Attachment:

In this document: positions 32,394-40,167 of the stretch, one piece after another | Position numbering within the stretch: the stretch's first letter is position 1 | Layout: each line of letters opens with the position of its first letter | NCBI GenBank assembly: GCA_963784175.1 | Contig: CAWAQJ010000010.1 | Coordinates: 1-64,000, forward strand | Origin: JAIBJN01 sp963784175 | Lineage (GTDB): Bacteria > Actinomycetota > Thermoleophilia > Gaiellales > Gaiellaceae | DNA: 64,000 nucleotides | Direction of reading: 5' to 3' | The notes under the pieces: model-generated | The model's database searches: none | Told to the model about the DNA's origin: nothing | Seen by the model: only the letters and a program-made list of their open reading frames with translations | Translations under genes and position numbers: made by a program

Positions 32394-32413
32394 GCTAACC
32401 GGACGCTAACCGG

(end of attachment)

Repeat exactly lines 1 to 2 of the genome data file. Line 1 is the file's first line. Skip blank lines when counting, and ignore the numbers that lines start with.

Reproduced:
In this document: positions 32,394-40,167 of the stretch, one piece after another | Position numbering within the stretch: the stretch's first letter is position 1 | Layout: each line of letters opens with the position of its first letter | NCBI GenBank assembly: GCA_963784175.1 | Contig: CAWAQJ010000010.1 | Coordinates: 1-64,000, forward strand | Origin: JAIBJN01 sp963784175 | Lineage (GTDB): Bacteria > Actinomycetota > Thermoleophilia > Gaiellales > Gaiellaceae | DNA: 64,000 nucleotides | Direction of reading: 5' to 3' | The notes under the pieces: model-generated | The model's database searches: none | Told to the model about the DNA's origin: nothing | Seen by the model: only the letters and a program-made list of their open reading frames with translations | Translations under genes and position numbers: made by a program

Positions 32394-32413